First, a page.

The Pedro’s tire levers will definitely help you to quickly remove tight and stubborn bike tires from the wheels without needing excessive force and effort.
They work in pairs, so don’t lose them one of them or you’ll have a hard time removing the tires by the roadside.
Remember to have one pair stored in your saddle bag as well.
2. Park Tool Chain Checker
This tool measures the chain’s stretch and more importantly, it lets you know when it’s time for a new chain.
All chain manufacturers suggest it’s time for a new chain when the chain wear indicator falls between 0.50 or 0.75. Don’t wait until it shows 1.0. That’ll be too late.
A worn out chain will quickly wear out other parts of the drivetrain such as the cassette and chainrings.
3. Pedro's Bicycle L Hex Wrench Set
A set of top quality L-shaped hex wrench from very reputable brand, Pedro which has all the sizes you’ll need for your bike.
There are 9 of them, ranging from 1.5, 2, 2.5, 3, 4, 5, 6, 8 to 10mm in size. A plastic holder is included so you don’t lose them.
The L-shaped and a ball-end design allow for greater leverage and easier access to hex sockets around tight spots.
4. Topeak Ratchet Tool
This is a mini ratchet tool that allows you to loosen and tighten nuts at hard to access places.
It comes with 7 allen key sizes, ranging from size 2, 2.5, 3, 4, 5, 6 to 8mm, 2 Torx keys of T10, T25 and a Phillips screwdriver head.
A pair of tire levers are also included as an extra bonus.
5. Venzo Torque Wrench
A torque wrench prevents you from tightening nuts more than the manufacturers’ recommended torque values.
Nothing is worse than over tightening nuts on carbon and then cracking it unintentionally.
It has a user-adjustable torque range between 2 to 24nm, which covers all you need for the bike from stem to bottom bracket bolts.
When it reaches the pre-set torque value, it has an audible click sound.
6. Oumers Cassette Removal Tool
You can easily swap out the bike cassette at home and save a trip to your local bike shop with this tool.
They come in two pieces, a chain whip and cassette lock ring tool to remove the lock ring before you can remove the cassette.
They can be used on all types of cassette lock rings from Shimano, SRAM to Campagnolo.
7. Oumers Chain Breaker
This is a simple, yet very useful tool to have at home when you need to change your bike chain.
With the chain breaker, you can easily do it at home instead of sending your bike to the shop and save a few bucks for coffee instead.
If you ride a lot, you’ll probably require a new chain every 4-5 months, or maybe every 1-2 months if you ride as much miles as the pros do.
8. Park Tool Chain Cleaner
This is by far the most popular, effective and hassle free chain cleaner around.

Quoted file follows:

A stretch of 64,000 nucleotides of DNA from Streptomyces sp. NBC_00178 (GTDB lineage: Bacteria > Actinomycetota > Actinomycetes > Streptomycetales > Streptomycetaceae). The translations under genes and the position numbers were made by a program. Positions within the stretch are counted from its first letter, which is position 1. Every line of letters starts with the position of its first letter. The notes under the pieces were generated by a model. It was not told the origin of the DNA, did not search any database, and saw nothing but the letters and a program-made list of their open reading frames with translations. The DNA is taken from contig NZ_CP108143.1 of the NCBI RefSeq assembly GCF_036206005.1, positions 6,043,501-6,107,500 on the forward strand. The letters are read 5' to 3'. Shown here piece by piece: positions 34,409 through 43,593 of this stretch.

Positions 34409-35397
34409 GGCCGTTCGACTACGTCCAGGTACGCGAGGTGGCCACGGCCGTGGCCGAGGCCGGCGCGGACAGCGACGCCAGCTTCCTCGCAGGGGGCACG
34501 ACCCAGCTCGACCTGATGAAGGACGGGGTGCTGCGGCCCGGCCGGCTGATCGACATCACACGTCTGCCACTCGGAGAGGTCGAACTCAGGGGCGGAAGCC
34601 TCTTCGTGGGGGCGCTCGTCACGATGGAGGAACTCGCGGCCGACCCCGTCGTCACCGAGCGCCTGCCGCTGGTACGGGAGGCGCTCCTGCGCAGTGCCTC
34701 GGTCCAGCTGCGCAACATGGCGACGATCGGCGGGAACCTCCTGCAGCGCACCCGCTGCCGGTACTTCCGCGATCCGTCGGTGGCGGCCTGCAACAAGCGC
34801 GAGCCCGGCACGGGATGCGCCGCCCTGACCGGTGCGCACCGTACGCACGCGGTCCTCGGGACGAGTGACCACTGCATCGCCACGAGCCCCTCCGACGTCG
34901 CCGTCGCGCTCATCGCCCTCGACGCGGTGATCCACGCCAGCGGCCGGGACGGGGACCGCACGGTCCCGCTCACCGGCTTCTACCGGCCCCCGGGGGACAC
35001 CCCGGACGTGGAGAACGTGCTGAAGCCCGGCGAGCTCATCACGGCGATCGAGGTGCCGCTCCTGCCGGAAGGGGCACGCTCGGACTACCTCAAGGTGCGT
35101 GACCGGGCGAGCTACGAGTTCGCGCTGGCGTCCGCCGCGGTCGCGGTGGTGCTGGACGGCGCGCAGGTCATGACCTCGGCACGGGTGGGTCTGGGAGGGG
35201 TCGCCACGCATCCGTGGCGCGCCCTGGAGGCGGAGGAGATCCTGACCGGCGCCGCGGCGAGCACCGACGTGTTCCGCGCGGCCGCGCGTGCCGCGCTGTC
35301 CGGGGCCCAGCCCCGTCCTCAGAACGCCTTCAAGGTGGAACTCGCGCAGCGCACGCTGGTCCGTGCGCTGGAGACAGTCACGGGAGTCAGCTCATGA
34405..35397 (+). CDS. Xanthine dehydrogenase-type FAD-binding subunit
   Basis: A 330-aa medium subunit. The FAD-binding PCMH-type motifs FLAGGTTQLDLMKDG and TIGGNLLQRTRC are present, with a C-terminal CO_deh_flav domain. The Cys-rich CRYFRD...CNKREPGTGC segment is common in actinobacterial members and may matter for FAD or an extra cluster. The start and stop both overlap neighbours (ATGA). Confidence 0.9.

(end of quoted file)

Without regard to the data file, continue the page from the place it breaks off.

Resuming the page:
All you’ll need to do is to run the chain backwards through the cleaner with the chain cleaner inside.
There are several mini brushes inside the cleaner which scrub the chain from all 4 directions and you’ll have a clean, shiny chain in less than 2 minutes.
9. Park Tool Pedal Wrench
Most adjustable wrenches are too thick to fit on the pedal axle to tighten and loosen them.
This pedal wrench has a slim profile, measures 11.5” (29cm) long and provides plenty of leverage to remove the tightest of all pedals.
It’s useful if you travel a lot with your bike and the bike bag requires the pedals to be removed for packing.
10. Lezyne Steel Bicycle Floor Pump
Yhe Lezyne Steel Floor Pump is a solid bike pump which makes pumping up the bike tires easier especially when the tire pressure reaches 5 bar/72psi and beyond.
It can go all the way up to 220psi if needed for track bikes.
It’s compatible with both Presta and Schrader valves and has very accurate tire pressure gauge reading.
11. Feedback Sports Bicycle Work Stand
A bike work stand for you to easily and securely mount your bike while you’re working on it, whether it’s for washing or maintenance.
With this work stand, your bike sits on it rather than being clamped on the top tube or seat post which could potentially crack if you’re not careful, especially with carbon.
They fit all types of bikes from road bikes to CX, mountain bike and even track bikes.
Tools Quality vs Quantity
1. Tools Quantity
Everyone has different levels of expertise when it comes to bike repairs and maintenance. Your repair tool kit should reflect on your expertise levels.
There’s no point buying a whole bunch of tools which you aren’t going to utilise.
A good starting point is to find a tool kit that can perform most tasks on your bike. But there is nothing wrong with buying individual tools either.
If you realise you’re going to need quite a number of tools, there will be a point where it would be cheaper to buy a tool set rather than individual tools.
PRO TIP : Be realistic about what you can and cannot do on your bike.
2. Tools Quality
We all know quality tools last a long time but they don’t come cheap.
On the flipside, cheaper tools tend to either round off quickly and could damage the bolts and nuts on your bike. If they feel fiddly at the beginning, chances are they’ll get worse after 4-5 times of using it.
Have a look at the tool and feel it’s build quality. Then ask yourself is it tough enough to perform the job required overtime. The more often you need to use it, the better quality it needs to be. Sometimes, you can get away with a cheaper and low quality tool for a simple job.
PRO TIP : If you’re going to use the tools often, go for the highest quality ones that you can afford.